Christmas at the 'perfect English house'

PUBLISHED: 13:31 08 January 2010 | UPDATED: 15:37 20 February 2013

Unusual holly decorations

Unusual holly decorations

Burton Agnes Hall has been decked for Christmas and is open to the public. But when visitors leave , the owners celebrate the festive season with their young family. Tony Greenway meets them PHOTOGRAPHS BY ANDY BULMER

The Cunliffe-Listers aren't your average Yorkshire family. The clue is in that double-barrelled surname, and the fact that they live in one of the most beautiful privately owned Elizabethan halls in the county, if not the country.

It is stunning with manicured lawns, 40 or 50 acres or grounds, an award-winning walled garden, and a magnificent interior full to bursting with carvings, paintings, antique furniture and tapestries. It's open to the public - and has been for 60 years - so for a small fee you can check it out yourself. Author and Times columnist Simon Jenkins thought Burton Agnes Hall 'among the finest and best presented houses in England. It is the perfect English house, embodying the climax of the final great age of domestic architecture - Elizabethan.' 'It's a gem of a house,' says Simon Cunliffe-Lister, 'slightly tucked away in East Yorkshire.'

I tell him I've never visited the hall before, half expecting him to set the dogs on me - but he doesn't turn a hair. 'It's not a county people pass through,' he shrugs. 'You have to go to it.'

'We think the house looks lovely dressed for Christmas, so the idea was: "Let's open and show everyone else."'

When I visit, Susan, Simon's mother, is busy decorating the hall in preparation for its November opening. 'Traditionally, we've always closed for Christmas,' explains Simon. 'But three years ago we decided to open in the run-up to the festive period, partly because my mother was decorating the house anyway. It's a family home after all.We think the house looks lovely dressed for Christmas, so the idea was: "Let's open and show everyone else."'

It's been a great success, and people have told the Cunliffe-Listers that they've enjoyed the atmosphere of a traditionally decorated house: swags of yew, ivy and holly adorn the portraits, and sycamore branches with seedheads are sprayed silver and decorated with lights. In 2007, the hall received 57,000 visitors, 6,000 of whom came in November and December. So, right now, it's all hands on the decs. Who has the job of putting them up? 'It's pretty much us,' smiles Susan, glancing Simon and Olivia, his wife.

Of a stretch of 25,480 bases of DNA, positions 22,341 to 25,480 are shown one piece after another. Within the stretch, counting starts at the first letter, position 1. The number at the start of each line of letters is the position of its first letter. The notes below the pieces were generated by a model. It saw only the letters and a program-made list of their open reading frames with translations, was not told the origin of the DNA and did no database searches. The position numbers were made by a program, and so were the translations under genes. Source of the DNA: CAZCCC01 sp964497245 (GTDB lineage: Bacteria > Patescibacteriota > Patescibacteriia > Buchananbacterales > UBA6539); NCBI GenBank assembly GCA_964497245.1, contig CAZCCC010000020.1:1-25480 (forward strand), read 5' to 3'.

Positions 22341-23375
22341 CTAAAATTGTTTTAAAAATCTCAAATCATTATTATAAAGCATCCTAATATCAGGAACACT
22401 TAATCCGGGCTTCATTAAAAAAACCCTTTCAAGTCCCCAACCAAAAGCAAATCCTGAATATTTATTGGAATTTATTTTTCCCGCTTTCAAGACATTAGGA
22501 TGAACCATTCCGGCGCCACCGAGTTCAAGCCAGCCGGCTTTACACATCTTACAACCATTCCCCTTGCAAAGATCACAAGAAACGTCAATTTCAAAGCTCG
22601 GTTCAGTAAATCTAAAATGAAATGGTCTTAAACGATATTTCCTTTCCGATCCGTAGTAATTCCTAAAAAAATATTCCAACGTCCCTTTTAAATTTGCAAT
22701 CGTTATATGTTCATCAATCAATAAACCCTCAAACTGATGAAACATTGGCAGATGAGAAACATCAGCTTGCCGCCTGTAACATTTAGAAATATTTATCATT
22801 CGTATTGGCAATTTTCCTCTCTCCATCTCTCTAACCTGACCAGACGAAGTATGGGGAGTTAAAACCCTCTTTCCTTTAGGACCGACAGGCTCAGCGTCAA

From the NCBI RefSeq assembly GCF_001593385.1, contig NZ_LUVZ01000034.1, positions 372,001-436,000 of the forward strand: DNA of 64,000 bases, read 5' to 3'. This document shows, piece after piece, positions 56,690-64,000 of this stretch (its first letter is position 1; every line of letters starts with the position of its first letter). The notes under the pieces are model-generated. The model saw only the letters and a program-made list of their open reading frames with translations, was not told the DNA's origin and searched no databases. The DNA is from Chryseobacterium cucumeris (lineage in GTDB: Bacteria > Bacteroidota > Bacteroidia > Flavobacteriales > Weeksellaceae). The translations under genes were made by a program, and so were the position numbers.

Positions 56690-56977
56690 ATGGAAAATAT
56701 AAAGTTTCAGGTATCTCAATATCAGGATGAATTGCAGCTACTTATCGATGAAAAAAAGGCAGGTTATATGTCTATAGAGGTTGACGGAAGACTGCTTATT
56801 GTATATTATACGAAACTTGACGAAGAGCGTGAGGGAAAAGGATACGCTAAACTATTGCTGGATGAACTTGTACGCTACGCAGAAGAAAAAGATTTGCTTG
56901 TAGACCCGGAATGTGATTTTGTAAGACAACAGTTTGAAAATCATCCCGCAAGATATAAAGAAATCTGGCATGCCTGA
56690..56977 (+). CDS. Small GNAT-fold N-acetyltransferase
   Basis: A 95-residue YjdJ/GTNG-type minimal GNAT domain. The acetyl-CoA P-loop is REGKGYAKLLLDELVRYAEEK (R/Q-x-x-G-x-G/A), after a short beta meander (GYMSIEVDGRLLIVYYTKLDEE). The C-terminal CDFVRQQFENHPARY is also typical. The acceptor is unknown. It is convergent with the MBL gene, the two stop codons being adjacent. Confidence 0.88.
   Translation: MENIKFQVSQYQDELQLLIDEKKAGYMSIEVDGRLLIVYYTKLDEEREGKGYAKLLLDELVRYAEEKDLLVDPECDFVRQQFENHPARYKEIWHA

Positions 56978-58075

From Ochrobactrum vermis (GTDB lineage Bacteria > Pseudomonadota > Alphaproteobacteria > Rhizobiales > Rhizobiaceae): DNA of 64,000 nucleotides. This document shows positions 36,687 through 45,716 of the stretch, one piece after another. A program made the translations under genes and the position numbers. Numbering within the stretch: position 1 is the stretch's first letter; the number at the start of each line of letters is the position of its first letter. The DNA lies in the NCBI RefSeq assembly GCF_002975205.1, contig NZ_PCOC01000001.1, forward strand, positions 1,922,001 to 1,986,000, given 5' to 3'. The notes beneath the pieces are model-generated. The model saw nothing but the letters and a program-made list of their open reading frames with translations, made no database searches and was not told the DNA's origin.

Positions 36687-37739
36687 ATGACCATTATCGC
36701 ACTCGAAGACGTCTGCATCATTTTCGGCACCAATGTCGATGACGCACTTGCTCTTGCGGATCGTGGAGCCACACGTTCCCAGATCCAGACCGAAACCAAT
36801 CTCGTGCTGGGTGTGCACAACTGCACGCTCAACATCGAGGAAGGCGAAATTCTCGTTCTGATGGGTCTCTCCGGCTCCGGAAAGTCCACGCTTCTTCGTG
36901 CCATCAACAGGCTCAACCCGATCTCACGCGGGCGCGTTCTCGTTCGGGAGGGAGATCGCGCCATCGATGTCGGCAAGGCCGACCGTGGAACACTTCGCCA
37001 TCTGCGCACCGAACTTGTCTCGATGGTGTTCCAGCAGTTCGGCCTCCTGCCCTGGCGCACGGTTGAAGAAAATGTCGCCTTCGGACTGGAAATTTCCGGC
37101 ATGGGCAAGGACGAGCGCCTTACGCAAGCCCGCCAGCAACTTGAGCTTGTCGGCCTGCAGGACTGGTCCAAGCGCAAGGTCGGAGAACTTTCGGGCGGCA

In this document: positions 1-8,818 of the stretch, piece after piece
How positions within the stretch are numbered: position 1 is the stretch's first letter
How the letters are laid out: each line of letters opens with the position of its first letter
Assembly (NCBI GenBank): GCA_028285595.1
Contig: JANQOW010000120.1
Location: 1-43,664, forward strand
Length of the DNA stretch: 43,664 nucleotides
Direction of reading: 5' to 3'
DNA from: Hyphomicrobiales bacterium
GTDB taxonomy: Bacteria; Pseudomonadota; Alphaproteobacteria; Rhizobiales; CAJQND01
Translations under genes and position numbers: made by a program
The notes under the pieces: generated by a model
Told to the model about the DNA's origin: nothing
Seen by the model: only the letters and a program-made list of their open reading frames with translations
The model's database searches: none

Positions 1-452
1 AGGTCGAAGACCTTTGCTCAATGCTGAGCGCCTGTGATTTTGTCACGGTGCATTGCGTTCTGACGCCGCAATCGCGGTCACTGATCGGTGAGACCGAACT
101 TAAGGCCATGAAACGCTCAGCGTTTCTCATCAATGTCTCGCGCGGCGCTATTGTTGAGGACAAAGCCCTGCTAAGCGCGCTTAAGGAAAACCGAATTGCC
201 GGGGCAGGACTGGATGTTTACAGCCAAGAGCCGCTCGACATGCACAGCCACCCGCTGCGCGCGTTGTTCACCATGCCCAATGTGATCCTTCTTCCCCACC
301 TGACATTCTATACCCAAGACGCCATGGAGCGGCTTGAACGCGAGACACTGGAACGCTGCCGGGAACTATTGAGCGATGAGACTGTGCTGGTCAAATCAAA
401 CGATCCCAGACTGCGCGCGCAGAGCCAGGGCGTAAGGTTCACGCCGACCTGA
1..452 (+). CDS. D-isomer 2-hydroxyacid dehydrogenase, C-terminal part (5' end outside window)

Simon inherited Burton Agnes Hall from the late Marcus Wickham-Boynton, the cousin of Susan's ex-husband Nicholas Cunliffe-Lister. Marcus had no children of his own, but wanted the estate to remain in the family after his death. 'I was 12 when he died,' says Simon, 'so my mum chaperoned the hall for me.'

During his twenties Simon made a career in London as a banker with Lloyds-TSB, but after his marriage to Olivia decided to give up city life and move back to East Yorkshire to manage the estate. The couple say they were eased into their new life at Burton Agnes thanks in part to their ancestral home at Swinton Park (now a luxury hotel) in Masham. 'When we took on the responsibility for Burton Agnes,' says Simon, 'we continued to live at Swinton Park, so we had a divided life. That probably kept our feet on the ground.'

Susan Cunliffe-Lister is the daughter of Viscount Willie Whitelaw, the late former chairman of the Conservative Party, Home Secretary and Margaret Thatcher's Deputy Prime Minster (of whom the Iron Lady once famously remarked: "Every Prime Minster needs a Willie.") While Susan was care-taking the house until Simon came of age, she created the fabulous walled garden in the grounds and now takes responsibility for making the traditional Christmas decorations festooned around the hall. 'I've always been into gardening and drying flowers,' she says.